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More Design Tips
- • Boost Your Marketing Prowess with Perfect Postcard Design
- • 5 Ideas to Spark Those Creative Juices
- • 5 Ways to Toot Your Own Horn
- • A Metaphorical Idea
- • 5 Must-Haves in Every Layout
- • Trim the Fat: What Your Logo Doesn't Need
- • Timeboxing: An Outline for More Efficient Design
- • Paragraph Indicators - Make A Dent in Your Universe
- • Designing for Color-Blind Viewers
- • Add Sparkle With the Symbolism Tool
- • Grab Them Right Out of the Gate
- • Depicting Time and Motion with Design
- • Design That's Easy as A-B-C
- • Eye-Teasing Design
- • Variation on a Theme
- • Room to Breathe
- • Low-Cost Clip Art and Images
- • Breakthrough Brochures
- • The Risk of Over Designing
- • Successful Newsletters How-To
- • Do-It-Yourself Letterhead
- • Creative in Black and White
- • Poster Design Tips
A Metaphorical Idea
Good visual communication says the things you want to say without words. It makes people feel something. It invites associations. One of the best ways to accomplish that sort of quality design starts with figuring out what various images mean to you. It all starts with a process called visual ideation.
How to Start with Metaphorical Thinking
A simple ideation exercise can last anywhere from 10 minutes to many hours over a period of more than a week. Start collecting media that reflects the sort of ideas and imagery that you want to invoke. Your sources can include videos, Instagram accounts, newspapers, magazines and other visual media. Think hard about why certain images draw you and how their qualities can be woven into your project.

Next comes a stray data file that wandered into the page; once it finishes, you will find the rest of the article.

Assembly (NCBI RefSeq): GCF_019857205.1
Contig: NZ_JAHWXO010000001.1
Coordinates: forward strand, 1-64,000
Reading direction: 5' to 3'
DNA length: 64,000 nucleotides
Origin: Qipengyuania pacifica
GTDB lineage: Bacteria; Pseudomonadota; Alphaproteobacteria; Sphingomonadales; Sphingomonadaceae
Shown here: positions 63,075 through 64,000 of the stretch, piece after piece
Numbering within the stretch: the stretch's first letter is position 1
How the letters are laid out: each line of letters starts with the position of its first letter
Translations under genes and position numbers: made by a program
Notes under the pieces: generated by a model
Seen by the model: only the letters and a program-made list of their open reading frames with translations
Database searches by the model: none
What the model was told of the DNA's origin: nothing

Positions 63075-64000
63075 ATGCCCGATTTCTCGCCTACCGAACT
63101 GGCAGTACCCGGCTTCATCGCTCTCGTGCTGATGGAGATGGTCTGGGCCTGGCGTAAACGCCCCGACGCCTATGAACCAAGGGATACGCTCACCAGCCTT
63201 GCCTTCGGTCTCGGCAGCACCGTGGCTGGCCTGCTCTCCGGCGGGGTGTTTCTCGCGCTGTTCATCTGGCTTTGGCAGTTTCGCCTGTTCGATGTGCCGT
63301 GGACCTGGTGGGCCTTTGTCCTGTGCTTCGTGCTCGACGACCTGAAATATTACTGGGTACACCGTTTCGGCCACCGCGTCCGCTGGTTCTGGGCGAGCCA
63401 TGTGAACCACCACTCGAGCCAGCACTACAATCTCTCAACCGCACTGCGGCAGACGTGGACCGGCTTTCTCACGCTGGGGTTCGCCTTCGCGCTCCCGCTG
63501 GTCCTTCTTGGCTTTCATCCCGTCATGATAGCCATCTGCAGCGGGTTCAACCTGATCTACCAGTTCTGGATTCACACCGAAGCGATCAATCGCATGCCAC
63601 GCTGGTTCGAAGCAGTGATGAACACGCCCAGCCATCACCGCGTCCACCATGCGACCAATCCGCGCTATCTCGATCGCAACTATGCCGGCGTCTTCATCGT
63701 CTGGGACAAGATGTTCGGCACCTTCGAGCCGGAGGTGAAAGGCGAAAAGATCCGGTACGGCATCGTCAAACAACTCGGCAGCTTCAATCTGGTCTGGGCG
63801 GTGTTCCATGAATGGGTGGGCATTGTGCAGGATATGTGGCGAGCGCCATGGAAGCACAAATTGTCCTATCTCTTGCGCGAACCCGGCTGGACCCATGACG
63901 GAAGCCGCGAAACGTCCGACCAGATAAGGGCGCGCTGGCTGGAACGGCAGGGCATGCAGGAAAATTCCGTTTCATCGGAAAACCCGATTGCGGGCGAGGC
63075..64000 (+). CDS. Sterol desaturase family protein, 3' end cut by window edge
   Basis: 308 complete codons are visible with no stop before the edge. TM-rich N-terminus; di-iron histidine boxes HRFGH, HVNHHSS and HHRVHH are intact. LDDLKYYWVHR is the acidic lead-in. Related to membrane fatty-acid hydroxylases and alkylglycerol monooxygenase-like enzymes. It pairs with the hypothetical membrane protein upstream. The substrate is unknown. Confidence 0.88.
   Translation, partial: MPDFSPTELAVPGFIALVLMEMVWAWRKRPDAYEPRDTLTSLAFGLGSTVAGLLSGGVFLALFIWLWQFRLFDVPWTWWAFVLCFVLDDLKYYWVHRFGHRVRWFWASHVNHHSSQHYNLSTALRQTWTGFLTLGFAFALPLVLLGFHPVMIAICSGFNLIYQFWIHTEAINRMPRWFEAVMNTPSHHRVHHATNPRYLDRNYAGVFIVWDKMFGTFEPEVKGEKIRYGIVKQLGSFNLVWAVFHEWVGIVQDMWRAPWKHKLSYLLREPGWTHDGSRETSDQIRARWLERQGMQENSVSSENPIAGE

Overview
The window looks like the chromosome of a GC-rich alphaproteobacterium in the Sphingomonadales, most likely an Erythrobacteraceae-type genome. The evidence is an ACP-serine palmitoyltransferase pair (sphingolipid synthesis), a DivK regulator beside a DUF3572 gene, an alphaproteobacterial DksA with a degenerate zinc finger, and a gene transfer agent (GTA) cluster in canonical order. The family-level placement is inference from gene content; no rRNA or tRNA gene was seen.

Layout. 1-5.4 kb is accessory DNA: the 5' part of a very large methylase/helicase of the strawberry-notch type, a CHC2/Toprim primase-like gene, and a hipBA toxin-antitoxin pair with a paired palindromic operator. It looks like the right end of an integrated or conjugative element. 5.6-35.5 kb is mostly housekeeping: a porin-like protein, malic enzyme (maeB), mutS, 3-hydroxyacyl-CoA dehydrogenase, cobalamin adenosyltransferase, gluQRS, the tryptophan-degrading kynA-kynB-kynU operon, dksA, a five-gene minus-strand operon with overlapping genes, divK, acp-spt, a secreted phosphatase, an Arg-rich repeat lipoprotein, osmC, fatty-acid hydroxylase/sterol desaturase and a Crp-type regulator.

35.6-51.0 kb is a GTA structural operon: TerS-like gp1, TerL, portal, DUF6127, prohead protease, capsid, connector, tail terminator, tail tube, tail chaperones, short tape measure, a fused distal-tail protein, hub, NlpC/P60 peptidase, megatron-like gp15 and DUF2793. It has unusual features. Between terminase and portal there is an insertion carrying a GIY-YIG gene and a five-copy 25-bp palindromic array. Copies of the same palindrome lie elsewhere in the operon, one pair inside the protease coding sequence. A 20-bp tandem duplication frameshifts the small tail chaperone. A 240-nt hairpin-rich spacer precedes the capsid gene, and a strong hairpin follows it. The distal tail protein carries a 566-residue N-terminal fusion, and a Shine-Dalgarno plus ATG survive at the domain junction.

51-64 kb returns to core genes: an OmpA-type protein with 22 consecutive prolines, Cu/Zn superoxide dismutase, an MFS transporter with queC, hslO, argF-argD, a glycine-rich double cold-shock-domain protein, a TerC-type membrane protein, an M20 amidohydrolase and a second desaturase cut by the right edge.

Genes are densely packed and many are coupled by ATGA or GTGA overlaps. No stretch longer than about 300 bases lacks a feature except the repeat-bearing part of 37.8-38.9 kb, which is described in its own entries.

The images you gather at this point do not have to be cohesive. It is natural for things to be a little chaotic at this point. Unstructured thinking is vital for creativity and finding new ways of communicating. Do not get attached to any one image; instead, look at the qualities that make each compelling.
Working with a Group
Another way to get started with metaphorical thinking involves a group of three to five people, five sheets of paper, and a single pen. Set a timer and challenge the group to come up with 20 ideas in 20 minutes. The ideas don't have to be good, nor do they have to be solid or well-formed. The pressure of the exercise will push you in new directions. After you are done, you may find ideas or fragments of ideas that are worth keeping.
The Visual Matrix Exercise
This exercise follows the ones above. Gather all of the materials that you generated during those steps and identify five top attributes of your brand. You can focus on community, excellence, speed or others that fit. Then, identify five simple words: tree, tool, house, person and science are all good, but you can choose whatever others speak to you. Then, draw a chart with the five simple words going across the top and the five attributes you chose going down the side. Where each meets, draw a small doodle that fits the brand and the idea. You will find when you are done that you have 25 possible visuals.
When you are in the early stages of ideation with any of these exercises, do not get too caught up in the process of refining ideas. The purpose of the exercise is to come up with as many new ideas as you can. Have the discipline to put them aside and keep going. Once you have many good ideas available, you can go back and set aside the ones that will inform your final project.
by Michelle Taute, Maura Keller
The design bar is at an all-time high for those brave enough to participate in the industry. Today's designers must be clear on all the steps necessary to create work that stands out in an increasingly competitive marketplace. Unfortunately, most design books only focus on type, color, and layout issues. The Design Matters series takes a more in-depth approach, allowing designers to learn not only how to create work that is aesthetically appealing, but also strategy-driven and smart.
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